Poem from over a year ago (melancholy, rambling, true).

Pizza Time

 

Sometimes I feel like I’m whispering

into a megaphone that’s turned off

says Sean, reading from a blue notebook

he made in art class last semester. He sits

 

down. I’m already sitting and I know

what he means though I ask the wrong question,

the one about the girlfriend. No, he isn’t sad

and missing her. He’s sad walking around.

 

I’m sad walking around, too. We sit and no one

walks past in the hallways because everyone

leaves our school as fast as they can. ]

Whole days go by and I see no one

 

that loves me, I say. He says, It wasn’t the same

at my other school. I say, Me neither. He’s

already closed that notebook he made.

But it’s not that there aren’t good people here,

 

I think, or say, we’re talking and not everything

from the brain exits the mouth. We have to go

to a poetry reading but we’re going together.

We get up. We pass by the side of the library

 

that’s covered in glass, the glass covered in blinds.

Is it us, or this place? one of us says and I say

This place, and mention New York and Kathryn

in the back of my car, nodding at how her city

 

gives back, makes wintertime worth it, all those

exhibits uptown and trombones in the park

and you can take the subway anywhere. Here

we get the sun, every day. And that’s nice, we say.

 

But that’s not anyone’s doing! We’re laughing

but it isn’t funny. And sleeping alone in a bed is lonely,

Sean says, I could wake up dead and nobody

would know it. I know what he means. I think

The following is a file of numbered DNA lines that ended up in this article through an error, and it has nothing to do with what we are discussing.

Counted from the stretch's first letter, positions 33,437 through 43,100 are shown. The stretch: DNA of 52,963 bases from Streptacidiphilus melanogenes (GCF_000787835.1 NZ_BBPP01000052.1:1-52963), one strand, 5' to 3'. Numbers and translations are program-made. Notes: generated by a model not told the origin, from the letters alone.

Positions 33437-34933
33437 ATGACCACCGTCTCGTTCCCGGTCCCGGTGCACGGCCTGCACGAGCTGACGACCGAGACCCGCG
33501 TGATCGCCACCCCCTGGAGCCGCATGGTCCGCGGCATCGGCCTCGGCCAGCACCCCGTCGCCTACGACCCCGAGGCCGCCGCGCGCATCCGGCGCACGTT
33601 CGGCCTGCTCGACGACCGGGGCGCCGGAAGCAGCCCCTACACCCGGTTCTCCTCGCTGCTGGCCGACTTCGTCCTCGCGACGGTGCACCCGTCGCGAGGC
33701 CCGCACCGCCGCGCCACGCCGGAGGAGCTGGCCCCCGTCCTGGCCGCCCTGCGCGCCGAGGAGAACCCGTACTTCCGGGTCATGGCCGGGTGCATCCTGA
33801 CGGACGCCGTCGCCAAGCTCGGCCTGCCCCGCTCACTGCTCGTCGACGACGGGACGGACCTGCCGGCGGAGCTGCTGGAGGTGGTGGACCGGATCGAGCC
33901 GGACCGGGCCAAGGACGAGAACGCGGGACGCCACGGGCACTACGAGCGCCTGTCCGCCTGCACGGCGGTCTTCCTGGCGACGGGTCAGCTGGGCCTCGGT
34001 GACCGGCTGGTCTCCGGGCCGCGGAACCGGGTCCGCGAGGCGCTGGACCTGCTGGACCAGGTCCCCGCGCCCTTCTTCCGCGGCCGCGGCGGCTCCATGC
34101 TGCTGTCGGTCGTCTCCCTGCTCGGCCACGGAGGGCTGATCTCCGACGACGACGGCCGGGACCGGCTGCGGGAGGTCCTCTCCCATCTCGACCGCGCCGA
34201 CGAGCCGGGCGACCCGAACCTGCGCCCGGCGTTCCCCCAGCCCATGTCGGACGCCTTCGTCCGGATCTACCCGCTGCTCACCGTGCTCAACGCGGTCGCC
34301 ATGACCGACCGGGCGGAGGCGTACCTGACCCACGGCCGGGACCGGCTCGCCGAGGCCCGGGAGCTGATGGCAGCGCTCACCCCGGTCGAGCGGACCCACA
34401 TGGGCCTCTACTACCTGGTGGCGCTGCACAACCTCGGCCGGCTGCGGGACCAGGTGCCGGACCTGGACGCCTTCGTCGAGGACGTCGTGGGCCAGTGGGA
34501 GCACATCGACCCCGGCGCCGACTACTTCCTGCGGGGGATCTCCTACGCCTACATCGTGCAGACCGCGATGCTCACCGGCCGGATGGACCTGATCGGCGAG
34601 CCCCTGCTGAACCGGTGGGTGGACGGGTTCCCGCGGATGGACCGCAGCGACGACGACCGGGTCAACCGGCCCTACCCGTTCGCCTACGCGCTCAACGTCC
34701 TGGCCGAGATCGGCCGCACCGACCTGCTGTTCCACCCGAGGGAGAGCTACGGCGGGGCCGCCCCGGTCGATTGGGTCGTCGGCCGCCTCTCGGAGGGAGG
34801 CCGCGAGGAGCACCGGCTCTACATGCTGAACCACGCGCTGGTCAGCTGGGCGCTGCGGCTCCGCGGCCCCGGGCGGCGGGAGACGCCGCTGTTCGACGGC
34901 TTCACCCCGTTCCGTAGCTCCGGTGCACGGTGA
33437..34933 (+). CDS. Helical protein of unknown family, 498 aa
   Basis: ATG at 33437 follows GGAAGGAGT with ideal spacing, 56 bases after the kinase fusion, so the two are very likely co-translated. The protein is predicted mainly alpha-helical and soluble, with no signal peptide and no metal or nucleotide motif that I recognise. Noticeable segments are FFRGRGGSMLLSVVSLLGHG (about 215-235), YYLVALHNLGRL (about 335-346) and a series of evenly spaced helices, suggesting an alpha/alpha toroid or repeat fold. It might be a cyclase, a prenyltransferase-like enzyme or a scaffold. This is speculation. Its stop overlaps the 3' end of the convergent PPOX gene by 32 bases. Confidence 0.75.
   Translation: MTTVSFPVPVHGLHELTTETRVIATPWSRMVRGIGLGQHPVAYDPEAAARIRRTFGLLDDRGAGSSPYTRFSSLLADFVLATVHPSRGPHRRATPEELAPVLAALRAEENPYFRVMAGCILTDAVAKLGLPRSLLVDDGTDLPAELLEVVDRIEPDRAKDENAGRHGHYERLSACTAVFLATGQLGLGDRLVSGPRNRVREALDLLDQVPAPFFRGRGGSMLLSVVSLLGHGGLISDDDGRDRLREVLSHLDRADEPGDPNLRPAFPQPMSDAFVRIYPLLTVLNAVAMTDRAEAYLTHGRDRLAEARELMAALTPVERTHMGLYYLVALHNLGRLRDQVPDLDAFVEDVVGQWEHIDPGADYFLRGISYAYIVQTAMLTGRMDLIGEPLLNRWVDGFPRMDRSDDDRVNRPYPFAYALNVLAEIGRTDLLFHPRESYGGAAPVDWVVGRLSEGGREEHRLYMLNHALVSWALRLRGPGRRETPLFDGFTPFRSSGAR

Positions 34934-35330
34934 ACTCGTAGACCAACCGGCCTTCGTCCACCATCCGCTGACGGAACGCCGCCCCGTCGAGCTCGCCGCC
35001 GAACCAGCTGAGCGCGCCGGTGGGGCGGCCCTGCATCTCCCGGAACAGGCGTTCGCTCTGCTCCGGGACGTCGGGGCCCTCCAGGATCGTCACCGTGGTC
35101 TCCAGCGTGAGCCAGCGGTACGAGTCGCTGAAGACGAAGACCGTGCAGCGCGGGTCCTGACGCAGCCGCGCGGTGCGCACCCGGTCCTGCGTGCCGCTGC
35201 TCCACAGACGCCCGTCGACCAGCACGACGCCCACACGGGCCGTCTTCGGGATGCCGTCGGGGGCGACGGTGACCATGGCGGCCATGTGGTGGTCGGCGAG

it has to do with bearing witness. About visiting

Klee hung on a wall. About loving a person

by cooking them tofu. Or something to do with

inertia. Or people with grit. Or an older

 

America. The reading takes place where

readings take place and waiting, we talk about

Jericho, being so smart, writing those poems, knowing

those songs. The poet in front says “fadder”

 

for father and it sounds more correct. Everything’s

over in about  forty minutes. I say the word pizza

because it’s Sean’s favorite word. Two slices with pesto

and two with ricotta. The game is on loud

 

in the kitchen; the kitchen is next to the booths.

Before dropping me off, Sean gives me a sticker

from a band he was in. It’s likely that I’ll save it

for seven years, then paste it to a letter  to him.

 

Dear Sean, I’ll write. The Holsteins here

are sick of their milk. The fruits on the trees

wage war by wielding juice. All the poems we wrote

in school are finally getting acted out.

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